Jonathan Williamson is a well known artist, specifically because he helps run the popular tutorials website, Blender Cookie.
Jonathan has authored around two hundred tutorials and has some special skills with character construction and design. He also has a small business, Montage Studio, in which he, Ben Dansie and Jean-Sébastian Guillemette collaboratively run. Along with this, Jonathan is a part of Maven Seed, a website offering private CG training from experts in the field.
I think he can tell you the rest ;)
The most cliche’d question must be asked: How did you come to use Blender?
It may be cliche but always fun to compare stories! I actually came about Blender by way of a family friend. This guy was intrigued by Free Craft, a free Star Craft port, and wanted me to do some character artwork for them since he knew I was an artist. At that time I was strictly a traditional artist but he recommended I try out Blender. It didn’t take me long before I was completely hooked! For the first two years I probably spent 5-8 hours a day in Blender. I never did get involved with Free Craft but I still consider the family friend to be the reason for what I’m doing now.
We all know you as the main tutor at blendercookie.com – how did you get into the whole blendercookie thing?
Actually, I barely got in at all! Originally, it was just cgcookie.com, that Wes Burke was running. At the time he was accepting tutorials on a commission basis from submitted proposals. I found the site and sent in a proposal for the Blender tutorial. At first, Wes was thinking “who is this Jonathan dude and what the heck is Blender?” He almost didn’t publish the tutorial, but taking a chance, he published the tutorial anyway. Immediately the views started coming in, apparently people were craving Blender tutorials, and so I did another one. Then another and another. Before long it was apparent it was time to launch a Blender-specific tutorial branch of CG Cookie and so Wes and I went in together as business partners and launched Blender Cookie. The rest is history.
How difficult is it to obtain a unique topic for a tutorial, or do you simply pick one out of the bag-full of requests that you get?
Due to the large number of users watching the tutorials, I also get a lot of tutorial suggestions. Thus it really is just a matter of picking out a request. That being said, I always try to pick out suggestions that help to fill any voids we may have in tutorials.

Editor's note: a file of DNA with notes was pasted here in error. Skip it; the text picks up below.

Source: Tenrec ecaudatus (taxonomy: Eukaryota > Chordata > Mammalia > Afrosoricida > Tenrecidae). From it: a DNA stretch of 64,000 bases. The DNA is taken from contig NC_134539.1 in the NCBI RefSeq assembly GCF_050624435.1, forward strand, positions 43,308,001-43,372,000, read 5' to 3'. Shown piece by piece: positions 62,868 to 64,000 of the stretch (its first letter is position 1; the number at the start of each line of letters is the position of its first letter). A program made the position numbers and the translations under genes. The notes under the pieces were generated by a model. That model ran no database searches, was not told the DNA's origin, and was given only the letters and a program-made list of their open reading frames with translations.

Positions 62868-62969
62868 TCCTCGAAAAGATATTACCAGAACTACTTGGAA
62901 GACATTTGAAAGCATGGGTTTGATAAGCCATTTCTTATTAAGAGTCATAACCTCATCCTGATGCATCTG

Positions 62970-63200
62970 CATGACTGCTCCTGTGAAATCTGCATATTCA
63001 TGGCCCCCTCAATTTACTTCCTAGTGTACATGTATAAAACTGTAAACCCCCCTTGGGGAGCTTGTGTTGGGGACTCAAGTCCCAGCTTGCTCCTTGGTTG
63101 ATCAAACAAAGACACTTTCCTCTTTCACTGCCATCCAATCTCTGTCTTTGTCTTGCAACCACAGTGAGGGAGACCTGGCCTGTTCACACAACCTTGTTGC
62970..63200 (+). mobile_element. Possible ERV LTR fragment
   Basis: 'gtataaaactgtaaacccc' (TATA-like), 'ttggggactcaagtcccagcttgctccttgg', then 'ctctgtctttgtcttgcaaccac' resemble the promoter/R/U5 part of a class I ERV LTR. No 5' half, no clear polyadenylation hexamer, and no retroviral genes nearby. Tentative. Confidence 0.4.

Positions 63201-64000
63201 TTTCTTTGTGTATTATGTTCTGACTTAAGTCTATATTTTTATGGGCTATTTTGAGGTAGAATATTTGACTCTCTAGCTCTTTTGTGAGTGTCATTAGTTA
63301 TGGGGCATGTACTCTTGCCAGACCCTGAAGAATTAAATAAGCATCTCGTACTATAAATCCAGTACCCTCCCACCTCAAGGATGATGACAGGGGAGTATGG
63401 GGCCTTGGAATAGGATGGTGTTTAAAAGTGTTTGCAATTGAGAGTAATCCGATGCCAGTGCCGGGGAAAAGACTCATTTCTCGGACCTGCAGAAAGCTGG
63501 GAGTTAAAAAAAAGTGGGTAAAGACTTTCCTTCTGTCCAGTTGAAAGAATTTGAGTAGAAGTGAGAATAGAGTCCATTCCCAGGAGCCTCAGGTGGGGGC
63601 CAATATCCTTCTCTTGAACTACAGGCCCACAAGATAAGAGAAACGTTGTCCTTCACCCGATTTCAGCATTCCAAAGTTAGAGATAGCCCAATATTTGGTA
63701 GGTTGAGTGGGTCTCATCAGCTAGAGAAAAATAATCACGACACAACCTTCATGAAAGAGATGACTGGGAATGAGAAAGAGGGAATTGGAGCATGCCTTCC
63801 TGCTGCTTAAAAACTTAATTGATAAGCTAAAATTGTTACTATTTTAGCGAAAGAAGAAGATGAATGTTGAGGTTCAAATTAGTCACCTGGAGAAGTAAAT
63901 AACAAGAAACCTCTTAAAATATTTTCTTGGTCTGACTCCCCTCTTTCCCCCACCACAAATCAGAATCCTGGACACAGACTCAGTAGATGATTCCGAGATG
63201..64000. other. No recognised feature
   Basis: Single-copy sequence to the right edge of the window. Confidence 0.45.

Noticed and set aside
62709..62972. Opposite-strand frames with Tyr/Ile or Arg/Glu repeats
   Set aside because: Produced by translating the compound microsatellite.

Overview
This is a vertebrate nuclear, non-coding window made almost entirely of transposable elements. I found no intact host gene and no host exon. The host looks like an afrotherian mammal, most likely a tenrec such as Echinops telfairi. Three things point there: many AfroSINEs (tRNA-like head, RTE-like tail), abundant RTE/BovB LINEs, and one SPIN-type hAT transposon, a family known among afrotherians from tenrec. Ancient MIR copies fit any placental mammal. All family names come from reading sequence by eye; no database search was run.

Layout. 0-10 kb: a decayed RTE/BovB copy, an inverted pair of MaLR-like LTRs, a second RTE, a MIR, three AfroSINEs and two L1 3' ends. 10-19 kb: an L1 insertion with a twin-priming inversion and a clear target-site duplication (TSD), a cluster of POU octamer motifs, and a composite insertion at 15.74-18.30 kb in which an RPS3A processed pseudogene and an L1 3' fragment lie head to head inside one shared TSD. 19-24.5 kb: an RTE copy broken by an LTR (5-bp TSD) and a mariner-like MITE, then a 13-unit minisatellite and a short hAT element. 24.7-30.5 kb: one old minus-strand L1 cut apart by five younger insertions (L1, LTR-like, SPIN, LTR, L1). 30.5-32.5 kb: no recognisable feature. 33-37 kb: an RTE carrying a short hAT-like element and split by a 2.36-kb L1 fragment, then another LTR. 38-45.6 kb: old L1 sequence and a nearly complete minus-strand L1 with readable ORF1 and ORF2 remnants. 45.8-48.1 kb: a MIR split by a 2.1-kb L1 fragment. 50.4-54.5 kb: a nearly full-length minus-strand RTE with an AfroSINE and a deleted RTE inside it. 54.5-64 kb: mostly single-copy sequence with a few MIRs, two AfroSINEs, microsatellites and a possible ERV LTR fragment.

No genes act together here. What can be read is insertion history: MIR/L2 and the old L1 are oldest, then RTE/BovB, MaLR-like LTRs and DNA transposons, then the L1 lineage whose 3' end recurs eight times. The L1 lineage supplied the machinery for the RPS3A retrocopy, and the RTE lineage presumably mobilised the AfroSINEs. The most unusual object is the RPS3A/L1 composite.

Do you find that making tutorials so frequently prevents you from working on personal projects?
Very much so! However, I think it is more of a matter of being a full-time job that prevents me from working on personal projects as much as I would like. When you combine full-time work with a fiance and a overly-active dog there is not much time left for personal projects. I do try and squeeze a bit of time in every now and then, though.
What do you do in your spare time?
I’m sorry what? Spare time? Ha! In all seriousness, I don’t really have much spare time. However, that is mostly by choice. I like to stay busy. Whenever I do have free time I quickly pick one of the many projects I have in my head to begin working on, thus losing the spare time.
Blender Cookie hasn’t seemed to have changed much – are there any plans for a bright future, or shall it continue as is with it’s winning formula?
Well if you have checked out the site in the last couple days, then you will see we just released a CG Cookie 3.0 Teaser! This is a quick video showing some of what we have been doing for the new site. Hopefully new site will launch in the next month or two, making the Blender education process much more streamlined and enjoyable :) We have spent a lot of time on the new site, not to mention a lot of money. We really think it’ll be awesome and hope people like it.
Where do you get your inspiration from?
I know it sounds cliche, but literally everywhere. However, if I had to pick a single area of inspiration it would have to be back alleys and people watching! I love the flipped view of urban life that back alleys give and people watching is just, well, fun! Aside from those two things, most of my inspiration comes from things in nature.
You seem to create many more character models than finished scenes in Blender – would you say that this is better or worse when trying to get a job?
It really depends on the industry you’re going for. In the game world, character modeling is a very, very competitive and hard to get in to. It is also less secure than an Environment modeler, for example. Most games have hundreds upon hundreds of environment assets but only a few characters. In end, I guess it’s lucky I don’t work in the game industry much!
What advice would you give to fellow Blenderers?
To not sacrifice what you love for the sake of money. Everyone has to eat of course, and there’s certainly a balance, but if you put in enough time and are smart about it, your passion can very well start paying your bills and fulfilling your artistic needs.
What was the best thing before sliced bread?
Opening a model from another artist and finding it has good topology ;)
Thanks for the interview Jonathan!